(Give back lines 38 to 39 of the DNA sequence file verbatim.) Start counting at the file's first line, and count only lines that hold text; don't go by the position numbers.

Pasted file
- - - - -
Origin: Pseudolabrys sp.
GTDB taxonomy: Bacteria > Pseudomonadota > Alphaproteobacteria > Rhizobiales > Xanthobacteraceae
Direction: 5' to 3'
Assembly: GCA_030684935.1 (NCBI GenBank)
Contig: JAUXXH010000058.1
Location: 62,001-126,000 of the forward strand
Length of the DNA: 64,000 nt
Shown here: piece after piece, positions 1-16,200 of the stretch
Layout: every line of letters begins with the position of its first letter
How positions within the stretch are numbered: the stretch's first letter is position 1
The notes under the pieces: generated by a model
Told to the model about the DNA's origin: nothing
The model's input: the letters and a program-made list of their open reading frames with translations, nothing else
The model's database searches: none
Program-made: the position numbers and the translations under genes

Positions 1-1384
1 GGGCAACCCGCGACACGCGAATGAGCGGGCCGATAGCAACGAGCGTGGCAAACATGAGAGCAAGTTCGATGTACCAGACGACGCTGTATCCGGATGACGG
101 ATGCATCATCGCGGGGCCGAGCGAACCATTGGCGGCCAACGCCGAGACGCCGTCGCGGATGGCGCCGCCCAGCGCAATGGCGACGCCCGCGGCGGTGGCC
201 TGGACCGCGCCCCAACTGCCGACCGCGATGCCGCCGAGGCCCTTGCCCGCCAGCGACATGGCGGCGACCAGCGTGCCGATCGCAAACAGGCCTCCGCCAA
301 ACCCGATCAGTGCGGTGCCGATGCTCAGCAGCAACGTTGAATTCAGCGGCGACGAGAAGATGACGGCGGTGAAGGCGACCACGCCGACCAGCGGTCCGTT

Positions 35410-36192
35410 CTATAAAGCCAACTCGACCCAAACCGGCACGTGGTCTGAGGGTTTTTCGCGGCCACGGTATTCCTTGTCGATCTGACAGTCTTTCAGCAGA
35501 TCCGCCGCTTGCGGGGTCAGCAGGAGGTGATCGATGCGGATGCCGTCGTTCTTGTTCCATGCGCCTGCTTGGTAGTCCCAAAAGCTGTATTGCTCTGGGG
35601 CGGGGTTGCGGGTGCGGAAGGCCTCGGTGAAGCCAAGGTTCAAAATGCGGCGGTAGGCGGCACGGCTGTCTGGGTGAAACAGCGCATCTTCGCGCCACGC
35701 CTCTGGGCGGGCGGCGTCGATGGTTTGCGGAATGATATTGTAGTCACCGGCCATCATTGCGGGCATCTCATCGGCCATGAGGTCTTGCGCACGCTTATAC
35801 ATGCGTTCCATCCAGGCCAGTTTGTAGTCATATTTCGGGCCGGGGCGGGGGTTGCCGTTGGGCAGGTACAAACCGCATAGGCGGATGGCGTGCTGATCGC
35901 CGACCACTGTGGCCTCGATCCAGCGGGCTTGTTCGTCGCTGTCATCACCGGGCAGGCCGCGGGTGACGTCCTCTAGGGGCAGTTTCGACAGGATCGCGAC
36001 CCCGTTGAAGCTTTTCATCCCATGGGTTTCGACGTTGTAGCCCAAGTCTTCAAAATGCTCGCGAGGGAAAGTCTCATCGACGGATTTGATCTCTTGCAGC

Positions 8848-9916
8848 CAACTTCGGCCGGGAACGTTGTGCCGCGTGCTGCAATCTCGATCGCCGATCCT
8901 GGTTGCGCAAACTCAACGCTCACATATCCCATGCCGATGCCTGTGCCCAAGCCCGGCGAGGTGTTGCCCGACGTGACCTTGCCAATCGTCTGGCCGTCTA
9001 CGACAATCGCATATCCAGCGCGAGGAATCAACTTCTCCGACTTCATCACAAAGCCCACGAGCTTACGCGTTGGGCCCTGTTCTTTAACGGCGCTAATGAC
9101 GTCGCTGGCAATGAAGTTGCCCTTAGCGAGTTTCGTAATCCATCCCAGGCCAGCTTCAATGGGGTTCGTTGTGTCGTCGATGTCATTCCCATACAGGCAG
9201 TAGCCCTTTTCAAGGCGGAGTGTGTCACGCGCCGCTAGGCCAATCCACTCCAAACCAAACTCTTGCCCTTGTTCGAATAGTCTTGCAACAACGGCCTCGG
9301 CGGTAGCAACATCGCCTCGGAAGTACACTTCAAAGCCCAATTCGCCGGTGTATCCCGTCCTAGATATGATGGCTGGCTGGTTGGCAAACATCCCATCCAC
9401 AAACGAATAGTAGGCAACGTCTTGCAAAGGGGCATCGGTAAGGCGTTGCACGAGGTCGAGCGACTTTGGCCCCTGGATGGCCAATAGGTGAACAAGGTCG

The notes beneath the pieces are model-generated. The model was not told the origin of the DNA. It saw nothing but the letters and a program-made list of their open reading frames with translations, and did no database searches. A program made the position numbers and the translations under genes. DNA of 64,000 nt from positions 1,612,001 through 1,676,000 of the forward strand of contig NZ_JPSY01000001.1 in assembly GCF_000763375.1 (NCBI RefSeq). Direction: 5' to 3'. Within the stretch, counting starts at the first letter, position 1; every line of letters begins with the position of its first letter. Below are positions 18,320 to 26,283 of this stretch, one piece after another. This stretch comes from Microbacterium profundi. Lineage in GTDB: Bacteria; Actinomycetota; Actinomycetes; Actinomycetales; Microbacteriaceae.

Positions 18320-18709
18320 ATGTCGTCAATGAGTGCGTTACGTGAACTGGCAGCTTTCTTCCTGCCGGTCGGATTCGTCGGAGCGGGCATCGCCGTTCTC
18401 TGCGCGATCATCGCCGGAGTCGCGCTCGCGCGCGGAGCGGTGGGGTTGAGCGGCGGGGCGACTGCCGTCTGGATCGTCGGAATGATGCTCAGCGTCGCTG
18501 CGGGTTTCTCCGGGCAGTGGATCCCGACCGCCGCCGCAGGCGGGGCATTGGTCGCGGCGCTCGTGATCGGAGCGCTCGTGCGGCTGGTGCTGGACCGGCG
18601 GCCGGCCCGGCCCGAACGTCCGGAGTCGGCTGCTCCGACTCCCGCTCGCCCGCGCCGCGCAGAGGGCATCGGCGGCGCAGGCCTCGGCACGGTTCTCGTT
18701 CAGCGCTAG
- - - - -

Positions 18320-18709
18320 ATGTCGTCAATGAGTGCGTTACGTGAACTGGCAGCTTTCTTCCTGCCGGTCGGATTCGTCGGAGCGGGCATCGCCGTTCTC